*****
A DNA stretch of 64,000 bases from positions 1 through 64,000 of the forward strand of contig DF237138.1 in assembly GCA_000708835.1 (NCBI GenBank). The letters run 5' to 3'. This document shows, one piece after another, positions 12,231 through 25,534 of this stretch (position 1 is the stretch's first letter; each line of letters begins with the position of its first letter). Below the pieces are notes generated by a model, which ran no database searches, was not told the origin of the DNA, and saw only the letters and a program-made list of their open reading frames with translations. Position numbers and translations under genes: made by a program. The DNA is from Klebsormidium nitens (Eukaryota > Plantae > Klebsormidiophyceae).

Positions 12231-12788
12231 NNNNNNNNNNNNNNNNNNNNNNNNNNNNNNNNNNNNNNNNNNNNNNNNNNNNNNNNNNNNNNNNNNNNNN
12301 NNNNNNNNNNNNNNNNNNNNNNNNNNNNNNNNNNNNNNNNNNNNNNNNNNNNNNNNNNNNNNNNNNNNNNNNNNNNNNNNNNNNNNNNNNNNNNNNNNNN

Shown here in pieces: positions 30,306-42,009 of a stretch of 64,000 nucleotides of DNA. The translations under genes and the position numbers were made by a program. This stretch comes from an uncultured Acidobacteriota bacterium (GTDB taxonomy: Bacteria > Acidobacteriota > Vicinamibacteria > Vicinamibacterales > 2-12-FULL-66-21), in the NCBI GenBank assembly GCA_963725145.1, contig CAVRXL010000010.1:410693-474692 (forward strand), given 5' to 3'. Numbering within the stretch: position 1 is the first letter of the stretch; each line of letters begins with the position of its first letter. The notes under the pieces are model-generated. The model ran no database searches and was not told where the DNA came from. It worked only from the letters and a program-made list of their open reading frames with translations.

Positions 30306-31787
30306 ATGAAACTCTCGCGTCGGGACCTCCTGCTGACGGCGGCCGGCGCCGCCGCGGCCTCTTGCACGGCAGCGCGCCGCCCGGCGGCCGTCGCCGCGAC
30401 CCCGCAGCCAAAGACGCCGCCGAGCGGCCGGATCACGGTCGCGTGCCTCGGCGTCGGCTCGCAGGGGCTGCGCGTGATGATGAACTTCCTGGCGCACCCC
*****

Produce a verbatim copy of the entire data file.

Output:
A DNA stretch of 64,000 bases from positions 1 through 64,000 of the forward strand of contig DF237138.1 in assembly GCA_000708835.1 (NCBI GenBank). The letters run 5' to 3'. This document shows, one piece after another, positions 12,231 through 25,534 of this stretch (position 1 is the stretch's first letter; each line of letters begins with the position of its first letter). Below the pieces are notes generated by a model, which ran no database searches, was not told the origin of the DNA, and saw only the letters and a program-made list of their open reading frames with translations. Position numbers and translations under genes: made by a program. The DNA is from Klebsormidium nitens (Eukaryota > Plantae > Klebsormidiophyceae).

Positions 12231-12788
12231 NNNNNNNNNNNNNNNNNNNNNNNNNNNNNNNNNNNNNNNNNNNNNNNNNNNNNNNNNNNNNNNNNNNNNN
12301 NNNNNNNNNNNNNNNNNNNNNNNNNNNNNNNNNNNNNNNNNNNNNNNNNNNNNNNNNNNNNNNNNNNNNNNNNNNNNNNNNNNNNNNNNNNNNNNNNNNN

Shown here in pieces: positions 30,306-42,009 of a stretch of 64,000 nucleotides of DNA. The translations under genes and the position numbers were made by a program. This stretch comes from an uncultured Acidobacteriota bacterium (GTDB taxonomy: Bacteria > Acidobacteriota > Vicinamibacteria > Vicinamibacterales > 2-12-FULL-66-21), in the NCBI GenBank assembly GCA_963725145.1, contig CAVRXL010000010.1:410693-474692 (forward strand), given 5' to 3'. Numbering within the stretch: position 1 is the first letter of the stretch; each line of letters begins with the position of its first letter. The notes under the pieces are model-generated. The model ran no database searches and was not told where the DNA came from. It worked only from the letters and a program-made list of their open reading frames with translations.

Positions 30306-31787
30306 ATGAAACTCTCGCGTCGGGACCTCCTGCTGACGGCGGCCGGCGCCGCCGCGGCCTCTTGCACGGCAGCGCGCCGCCCGGCGGCCGTCGCCGCGAC
30401 CCCGCAGCCAAAGACGCCGCCGAGCGGCCGGATCACGGTCGCGTGCCTCGGCGTCGGCTCGCAGGGGCTGCGCGTGATGATGAACTTCCTGGCGCACCCC